Solution Saturday: Beware the Danglers

Dear Dan,

I am a coordinator for two regional directors. There was a shared manager but two weeks into my employment, the manager was fired and I was given more of the responsibilities he had.

After numerous conversations about my career goals and ambitions, we decided that training me for the manager position (which hadn’t been filled or even posted as available) would make it a shoe in for me to get the job.

A year later since nothing was happening with the position, I went to my executive director and laid it all on the table.

This is what coordinators do, this is what I do and am committed to the company, etc.

The executive director said due to budget reasons we couldn’t bring on another position and also that my team wasn’t hitting their sales goals so additional support wasn’t warranted. So I asked if we could circle back in 6 months and look at the numbers. He said ok.

Fast forward to this week – 6 months later where my team is at 77% of our goal and scheduled to hit goal – I am handed a form to sign, along with the other coordinators, that is an updated job description with added duties such as the ones I am doing.

Honestly, it felt like a slap in the face. Instead of promoting me to the position I’m doing, they changed the job description!

I know the saying, “Why buy the cow when you can get the milk for free,” but what should my next move be?

Look for another job? Stick it out and hopefully they will choose me?

This whole thing makes me feel like my hard work and extra hours, client dinners, going above and beyond was not for this company, but perhaps another who can value me.

If I stop doing all the extras at this point, I’ll look like I’m not a team player. HELP!

Sincerely,

Burned by unfulfilled promises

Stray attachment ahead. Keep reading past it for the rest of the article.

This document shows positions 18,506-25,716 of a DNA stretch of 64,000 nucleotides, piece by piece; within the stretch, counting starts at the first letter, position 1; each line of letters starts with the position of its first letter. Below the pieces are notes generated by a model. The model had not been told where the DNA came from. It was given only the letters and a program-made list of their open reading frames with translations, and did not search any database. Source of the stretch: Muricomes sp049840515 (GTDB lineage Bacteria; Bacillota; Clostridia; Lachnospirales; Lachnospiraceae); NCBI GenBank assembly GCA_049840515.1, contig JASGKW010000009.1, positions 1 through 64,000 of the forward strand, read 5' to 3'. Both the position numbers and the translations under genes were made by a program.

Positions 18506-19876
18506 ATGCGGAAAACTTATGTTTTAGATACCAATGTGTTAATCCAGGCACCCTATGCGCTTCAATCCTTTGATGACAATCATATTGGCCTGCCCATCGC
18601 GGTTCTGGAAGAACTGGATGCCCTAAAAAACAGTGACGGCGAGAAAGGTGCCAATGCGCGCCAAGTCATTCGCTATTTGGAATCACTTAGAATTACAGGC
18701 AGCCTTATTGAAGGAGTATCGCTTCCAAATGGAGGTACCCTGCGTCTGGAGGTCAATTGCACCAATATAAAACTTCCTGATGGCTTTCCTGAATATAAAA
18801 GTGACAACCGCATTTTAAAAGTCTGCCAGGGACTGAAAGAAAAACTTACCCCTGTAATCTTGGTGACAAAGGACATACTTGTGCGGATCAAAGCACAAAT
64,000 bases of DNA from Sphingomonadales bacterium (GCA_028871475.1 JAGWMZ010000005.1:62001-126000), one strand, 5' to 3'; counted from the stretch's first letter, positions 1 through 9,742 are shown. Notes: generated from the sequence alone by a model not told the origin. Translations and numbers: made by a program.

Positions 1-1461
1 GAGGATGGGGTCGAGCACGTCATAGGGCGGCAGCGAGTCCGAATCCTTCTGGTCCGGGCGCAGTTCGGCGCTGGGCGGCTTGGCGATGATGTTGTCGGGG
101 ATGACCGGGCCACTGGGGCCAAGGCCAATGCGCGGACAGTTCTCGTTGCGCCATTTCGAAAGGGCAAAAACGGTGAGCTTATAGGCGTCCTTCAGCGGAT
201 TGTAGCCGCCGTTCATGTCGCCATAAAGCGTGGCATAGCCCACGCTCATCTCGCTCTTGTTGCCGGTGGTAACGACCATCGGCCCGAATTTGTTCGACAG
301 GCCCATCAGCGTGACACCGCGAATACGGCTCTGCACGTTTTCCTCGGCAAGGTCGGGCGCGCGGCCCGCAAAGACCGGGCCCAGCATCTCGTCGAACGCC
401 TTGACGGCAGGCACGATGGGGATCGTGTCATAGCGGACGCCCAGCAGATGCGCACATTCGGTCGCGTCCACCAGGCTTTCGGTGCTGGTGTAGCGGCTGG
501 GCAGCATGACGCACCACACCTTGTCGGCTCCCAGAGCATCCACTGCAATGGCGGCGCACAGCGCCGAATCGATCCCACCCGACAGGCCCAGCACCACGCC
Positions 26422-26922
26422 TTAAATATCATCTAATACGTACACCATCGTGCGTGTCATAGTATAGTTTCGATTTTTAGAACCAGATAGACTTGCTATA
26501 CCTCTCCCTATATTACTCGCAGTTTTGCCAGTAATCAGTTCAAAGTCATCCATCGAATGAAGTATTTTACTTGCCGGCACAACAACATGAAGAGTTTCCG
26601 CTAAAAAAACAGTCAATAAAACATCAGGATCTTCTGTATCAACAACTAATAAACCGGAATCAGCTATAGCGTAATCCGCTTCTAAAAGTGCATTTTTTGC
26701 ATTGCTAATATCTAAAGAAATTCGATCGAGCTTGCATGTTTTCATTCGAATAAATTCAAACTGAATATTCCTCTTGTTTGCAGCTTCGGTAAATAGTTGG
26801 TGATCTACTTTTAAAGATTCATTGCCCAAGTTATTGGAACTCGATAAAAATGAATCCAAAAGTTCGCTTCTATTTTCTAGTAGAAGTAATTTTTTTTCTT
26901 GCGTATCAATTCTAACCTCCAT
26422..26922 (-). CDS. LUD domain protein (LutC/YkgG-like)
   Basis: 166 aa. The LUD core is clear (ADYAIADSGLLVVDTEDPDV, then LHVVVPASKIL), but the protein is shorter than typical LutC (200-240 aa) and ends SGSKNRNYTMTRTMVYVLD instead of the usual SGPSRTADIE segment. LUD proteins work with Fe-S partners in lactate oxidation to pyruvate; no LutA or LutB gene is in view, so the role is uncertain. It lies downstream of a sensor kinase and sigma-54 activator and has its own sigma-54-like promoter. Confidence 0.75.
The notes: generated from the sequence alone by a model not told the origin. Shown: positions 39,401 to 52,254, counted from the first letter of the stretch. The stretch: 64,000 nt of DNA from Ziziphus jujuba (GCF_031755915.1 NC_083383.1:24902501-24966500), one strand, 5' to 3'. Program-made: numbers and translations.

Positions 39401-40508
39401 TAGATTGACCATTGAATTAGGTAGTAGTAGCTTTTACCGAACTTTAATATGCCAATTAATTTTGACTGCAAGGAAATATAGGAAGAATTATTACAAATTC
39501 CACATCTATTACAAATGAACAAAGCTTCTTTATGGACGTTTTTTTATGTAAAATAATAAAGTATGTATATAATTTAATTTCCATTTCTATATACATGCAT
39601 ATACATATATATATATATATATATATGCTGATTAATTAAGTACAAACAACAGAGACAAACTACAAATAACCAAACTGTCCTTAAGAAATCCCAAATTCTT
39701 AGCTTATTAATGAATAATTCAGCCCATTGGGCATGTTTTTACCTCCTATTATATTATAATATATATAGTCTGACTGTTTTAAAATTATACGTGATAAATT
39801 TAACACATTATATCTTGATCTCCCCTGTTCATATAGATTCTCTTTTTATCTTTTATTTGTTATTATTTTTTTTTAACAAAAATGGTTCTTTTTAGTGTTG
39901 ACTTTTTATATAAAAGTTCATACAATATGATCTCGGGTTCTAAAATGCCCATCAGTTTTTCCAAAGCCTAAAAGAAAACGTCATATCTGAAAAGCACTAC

Dear Burned,

I’m sad to read your story. I know it’s frustrating. It’s true. You have been slapped in the face.

Unfulfilled aspirations drive us to despair.

Danglers:

Sadly, there are danglers in the world. They dangle future advancement or benefit in order to motivate people to go the extra mile without compensation. They take advantage of aspiration.

People say to me, “Dan, would you do this free thing for us? I’m sure you’ll get some paid engagements because of it.”

This approach offends me unless the free engagement is specifically designed as a marketing event. I give a few discounted presentations every year and have a special rate for coaching nonprofit leaders.

Don’t offend my generosity by dangling the possibility of future engagements. If I come for a discounted rate, it’s because I want to.

I’m also approached by people to promote their product, site, or service and then they dangle something. “I’m thinking of getting a coach.” Or, “We’re planning an event where you would be a great speaker.”

In other words, If you do something for me, I might hire you as an executive coach. Gag me with a spoon!

Danglers are manipulators trying to get something for nothing.

Manipulative leaders dangle promises of promotions or raises to people who have aspirations. My suggestion is never count on a dangler’s promises.

A word to leaders:

Don’t dangle promises of advancement. The future is uncertain. You may not be able to fulfill your promises.

  1. Prepare people for advancement.
  2. Give opportunities to earn advancement when they are available.
  3. Discuss aspirations but don’t make promises.
  4. Let people know that you can’t make promises.
  5. Provide lateral moves if you can’t advance someone.
  6. Create a system where job rotation provides variety and learning.
  7. Help people leave and find the job they aspire to earn. Holding people back won’t help you.

A word to Burned:

I suggest you decide if you like your job as it is. Your organization is willing to lose you over this. Rest assured that they’ve already discussed what to do if someone leaves.

I’m pretty sure they don’t expect you to leave.

Don’t try to reform the current leadership. It’s a waste of time.

You might want to sharpen up your resume and quietly find another opportunity.

Continue doing things that are above your pay grade. You may not earn a promotion in your current situation, but it expands your value.

The next time you go above and beyond, do it for you. Yes, work for advancement, but do what you do because it’s who you are. If advancement doesn’t come, move on. Or stay and be happy.

I encourage you to do your best to rise above your disappointment and keep pressing forward with a positive attitude. It might be difficult, but you will get further in the end.

Finally, take ownership of your future. Don’t hide behind disappointment.

You have my best,

Dan

What suggestions do you have for Burned?

*I suspend my 300 word limit on weekends.